Published on: May 5, 2016 | Last Updated: May 5, 2016 6:53 AM EDT
Assisted dying debate may be overshadowing other important discussions.
Since the Supreme Court of Canada’s “Carter” decisionfinding the prohibition on assisted dying to be unconstitutional, disability rights advocates have
devoted considerable time and energy to debating and publicizing this multifaceted issue. Assisted dying is understandably a difficult and challenging matter for policymakers as it raises complex legal, ethical and religious questions. Finding complete consensus is likely impossible, both in society in general and within the disability community.
As we debate the issue of death, let’s not forget the ongoing matter of life with a disability in Canada. Assisted dying is an important and closely related conversation, but the current focus on this problem should not lead policymakers to forget the many other disability rights issues that create barriers for people on a daily basis.
As disability rights advocates who are neutral on assisted dying, we think it is important that public dialogue on disability should not happen exclusively through the prism of this one issue.
From taxation policy, to modernizing income support programs for the 21st century, to the need for a Canadians with Disabilities Act, there are numerous initiatives that could help remove the pernicious barriers that still limit people with disabilities in employment, transportation and beyond.
About 3.8 million adult Canadians reported having a disability in 2012, and many of us will become disabled over the course of our lives. Ensuring that people with disabilities are able to participate fully in society is a project that deserves our concern.
A federal Canadians with Disabilities Act could be modelled on the successful legislation enacted in 2005 in Ontario, the Accessibility for Ontarians with Disabilities Act. By requiring the removal of barriers on a set timeline, it would fulfil the promise of the Charter of Rights and Freedoms with specific,
enforceable rights. It would also be consonant with Canada’s ratification of the Convention on the Rights of Persons with Disabilities. As the Council of Canadians with Disabilities and the Canadian Association for Community Living have argued, such a framework ought to include a Commissioner of Disability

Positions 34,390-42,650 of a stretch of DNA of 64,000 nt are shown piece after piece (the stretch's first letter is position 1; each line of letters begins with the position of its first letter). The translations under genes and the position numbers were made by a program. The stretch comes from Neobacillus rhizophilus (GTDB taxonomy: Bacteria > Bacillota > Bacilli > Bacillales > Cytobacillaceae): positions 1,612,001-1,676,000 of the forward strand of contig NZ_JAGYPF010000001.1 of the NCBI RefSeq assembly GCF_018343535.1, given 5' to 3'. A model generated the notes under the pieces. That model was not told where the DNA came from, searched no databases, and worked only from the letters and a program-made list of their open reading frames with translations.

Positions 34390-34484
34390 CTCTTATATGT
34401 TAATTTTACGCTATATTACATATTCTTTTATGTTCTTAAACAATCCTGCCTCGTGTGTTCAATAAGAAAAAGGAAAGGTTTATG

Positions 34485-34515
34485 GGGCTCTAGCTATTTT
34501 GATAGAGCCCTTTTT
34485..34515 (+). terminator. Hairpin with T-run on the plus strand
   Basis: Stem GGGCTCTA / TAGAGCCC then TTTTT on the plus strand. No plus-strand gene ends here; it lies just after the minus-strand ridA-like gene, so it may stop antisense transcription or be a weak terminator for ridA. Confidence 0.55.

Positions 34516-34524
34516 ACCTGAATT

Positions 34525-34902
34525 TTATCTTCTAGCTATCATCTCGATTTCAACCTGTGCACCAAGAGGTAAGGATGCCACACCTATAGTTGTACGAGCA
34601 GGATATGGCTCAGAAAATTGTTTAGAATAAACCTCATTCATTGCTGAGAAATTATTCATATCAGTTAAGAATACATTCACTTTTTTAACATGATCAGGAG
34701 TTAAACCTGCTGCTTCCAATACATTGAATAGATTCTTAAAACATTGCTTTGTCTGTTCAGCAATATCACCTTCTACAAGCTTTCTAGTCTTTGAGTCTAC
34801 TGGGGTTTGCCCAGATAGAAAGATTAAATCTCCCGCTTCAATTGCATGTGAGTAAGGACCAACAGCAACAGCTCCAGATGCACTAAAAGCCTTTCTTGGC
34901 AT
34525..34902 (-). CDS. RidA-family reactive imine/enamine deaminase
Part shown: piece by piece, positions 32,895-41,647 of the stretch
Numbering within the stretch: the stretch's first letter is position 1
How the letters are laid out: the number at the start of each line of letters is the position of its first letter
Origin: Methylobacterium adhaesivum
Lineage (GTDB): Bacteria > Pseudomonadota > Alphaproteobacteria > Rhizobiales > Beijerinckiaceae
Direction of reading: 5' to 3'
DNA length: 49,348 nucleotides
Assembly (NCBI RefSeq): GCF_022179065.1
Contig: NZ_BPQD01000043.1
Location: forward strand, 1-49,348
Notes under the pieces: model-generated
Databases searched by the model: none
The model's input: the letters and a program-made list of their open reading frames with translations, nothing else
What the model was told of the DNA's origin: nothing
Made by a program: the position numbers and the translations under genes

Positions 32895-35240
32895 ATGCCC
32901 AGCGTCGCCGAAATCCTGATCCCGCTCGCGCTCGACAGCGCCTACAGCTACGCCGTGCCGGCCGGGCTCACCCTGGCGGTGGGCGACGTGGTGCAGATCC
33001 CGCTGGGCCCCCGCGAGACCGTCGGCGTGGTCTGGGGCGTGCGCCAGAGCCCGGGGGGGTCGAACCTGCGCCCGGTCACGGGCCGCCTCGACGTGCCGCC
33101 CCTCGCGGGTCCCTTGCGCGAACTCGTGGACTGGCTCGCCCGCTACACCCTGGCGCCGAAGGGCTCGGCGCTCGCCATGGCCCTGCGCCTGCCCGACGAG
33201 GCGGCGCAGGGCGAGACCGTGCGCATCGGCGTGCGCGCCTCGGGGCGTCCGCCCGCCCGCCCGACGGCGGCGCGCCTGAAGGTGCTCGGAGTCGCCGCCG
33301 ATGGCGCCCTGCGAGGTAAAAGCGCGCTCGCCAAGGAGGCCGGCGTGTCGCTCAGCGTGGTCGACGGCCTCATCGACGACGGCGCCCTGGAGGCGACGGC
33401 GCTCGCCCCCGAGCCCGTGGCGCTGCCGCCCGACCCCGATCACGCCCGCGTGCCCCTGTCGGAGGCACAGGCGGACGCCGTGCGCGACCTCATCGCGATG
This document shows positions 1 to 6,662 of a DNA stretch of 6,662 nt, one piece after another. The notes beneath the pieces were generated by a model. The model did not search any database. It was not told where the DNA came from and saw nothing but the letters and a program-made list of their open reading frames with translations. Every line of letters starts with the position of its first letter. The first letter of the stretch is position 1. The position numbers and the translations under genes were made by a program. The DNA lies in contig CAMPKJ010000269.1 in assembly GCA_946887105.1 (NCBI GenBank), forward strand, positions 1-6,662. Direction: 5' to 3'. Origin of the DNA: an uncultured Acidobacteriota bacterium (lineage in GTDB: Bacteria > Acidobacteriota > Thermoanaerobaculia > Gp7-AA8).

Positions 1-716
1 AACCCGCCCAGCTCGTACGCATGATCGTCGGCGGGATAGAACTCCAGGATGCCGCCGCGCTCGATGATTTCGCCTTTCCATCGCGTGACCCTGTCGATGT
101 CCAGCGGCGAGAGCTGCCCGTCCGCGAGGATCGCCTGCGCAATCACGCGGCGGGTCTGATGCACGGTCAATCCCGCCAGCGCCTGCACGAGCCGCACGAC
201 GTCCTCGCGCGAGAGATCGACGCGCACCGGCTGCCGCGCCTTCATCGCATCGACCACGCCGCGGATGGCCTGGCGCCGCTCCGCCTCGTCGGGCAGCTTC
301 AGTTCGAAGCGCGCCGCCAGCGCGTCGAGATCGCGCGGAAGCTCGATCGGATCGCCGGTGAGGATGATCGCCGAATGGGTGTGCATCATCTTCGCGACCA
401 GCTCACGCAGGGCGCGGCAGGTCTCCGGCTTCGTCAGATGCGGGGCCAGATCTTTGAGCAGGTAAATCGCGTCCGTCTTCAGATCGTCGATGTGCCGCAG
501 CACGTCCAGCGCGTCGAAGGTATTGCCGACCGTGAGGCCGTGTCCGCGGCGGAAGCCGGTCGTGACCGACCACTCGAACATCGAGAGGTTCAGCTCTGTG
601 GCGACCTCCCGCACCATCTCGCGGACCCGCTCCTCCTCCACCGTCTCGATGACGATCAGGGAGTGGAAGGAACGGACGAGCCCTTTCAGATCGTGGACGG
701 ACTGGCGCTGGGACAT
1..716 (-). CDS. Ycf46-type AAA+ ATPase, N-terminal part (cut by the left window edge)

and Inclusion whowould report directly to Parliament and recommend detailed standards in tandem with the legislation.
As proposed by advocacy organizations, a second valuable feature of a Canadians with Disabilities Act would be the creation of an Accessibility Design Centre that could serve as a clearinghouse to monitor barrier removal and enforce appropriate accessibility standards.
Finally, such legislation could also create a Full Inclusion Policy Centre that would develop best practices to remove barriers in federal government departments.
Laws do much more than lay out rules to be followed. Legal scholars Frank Munger and David Engel have demonstrated that in the United States the mere passage of the Americans with Disabilities Act (ADA) empowered individuals with disabilities, even if they themselves never filed litigation. The simple existence
of the law often changed the self-perception of individuals with disabilities, who gained more confidence to succeed in the workplace and in completing post-secondary education.
Some would argue that adding to the regulatory web governing businesses is counterproductive. They would suggest that in a time of economic austerity, we can simply not afford new expenses. However, a quick visit to American airports, train stations and restaurants will quickly reveal how far behind Canada is in providing accessibility for people with disabilities.
Inclusion of people with disabilitiespeople who want to work, go to school, travel, and patronize accessible businessesin the economy means greater productivity.
This is a challenge and a moral imperative that we cannot afford to avoid. While we’re talking about death, let’s also talk about life.
Ravi Malhotra is Associate Professor at the University of Ottawa, Faculty of Law, Common Law Section, a graduate of Harvard Law School and a member of the Human Rights Committee of the Council of Canadians with Disabilities. Caroline Lieffers is a PhD student in the history of science and medicine at Yale University and a 2015 Trudeau Scholar.